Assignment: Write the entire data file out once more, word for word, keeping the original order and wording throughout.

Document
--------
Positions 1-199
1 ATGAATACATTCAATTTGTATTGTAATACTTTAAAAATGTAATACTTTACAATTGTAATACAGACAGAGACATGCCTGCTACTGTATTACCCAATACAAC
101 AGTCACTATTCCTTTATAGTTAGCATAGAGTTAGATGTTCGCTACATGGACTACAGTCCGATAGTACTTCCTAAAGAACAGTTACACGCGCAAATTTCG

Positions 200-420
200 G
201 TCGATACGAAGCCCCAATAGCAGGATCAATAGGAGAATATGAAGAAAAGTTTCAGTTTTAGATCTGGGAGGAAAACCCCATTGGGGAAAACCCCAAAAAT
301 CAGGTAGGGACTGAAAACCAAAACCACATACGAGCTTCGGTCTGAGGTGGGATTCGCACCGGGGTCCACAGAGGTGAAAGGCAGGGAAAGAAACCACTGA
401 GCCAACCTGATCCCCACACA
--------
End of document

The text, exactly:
Positions 1-199
1 ATGAATACATTCAATTTGTATTGTAATACTTTAAAAATGTAATACTTTACAATTGTAATACAGACAGAGACATGCCTGCTACTGTATTACCCAATACAAC
101 AGTCACTATTCCTTTATAGTTAGCATAGAGTTAGATGTTCGCTACATGGACTACAGTCCGATAGTACTTCCTAAAGAACAGTTACACGCGCAAATTTCG

Positions 200-420
200 G
201 TCGATACGAAGCCCCAATAGCAGGATCAATAGGAGAATATGAAGAAAAGTTTCAGTTTTAGATCTGGGAGGAAAACCCCATTGGGGAAAACCCCAAAAAT
301 CAGGTAGGGACTGAAAACCAAAACCACATACGAGCTTCGGTCTGAGGTGGGATTCGCACCGGGGTCCACAGAGGTGAAAGGCAGGGAAAGAAACCACTGA
401 GCCAACCTGATCCCCACACA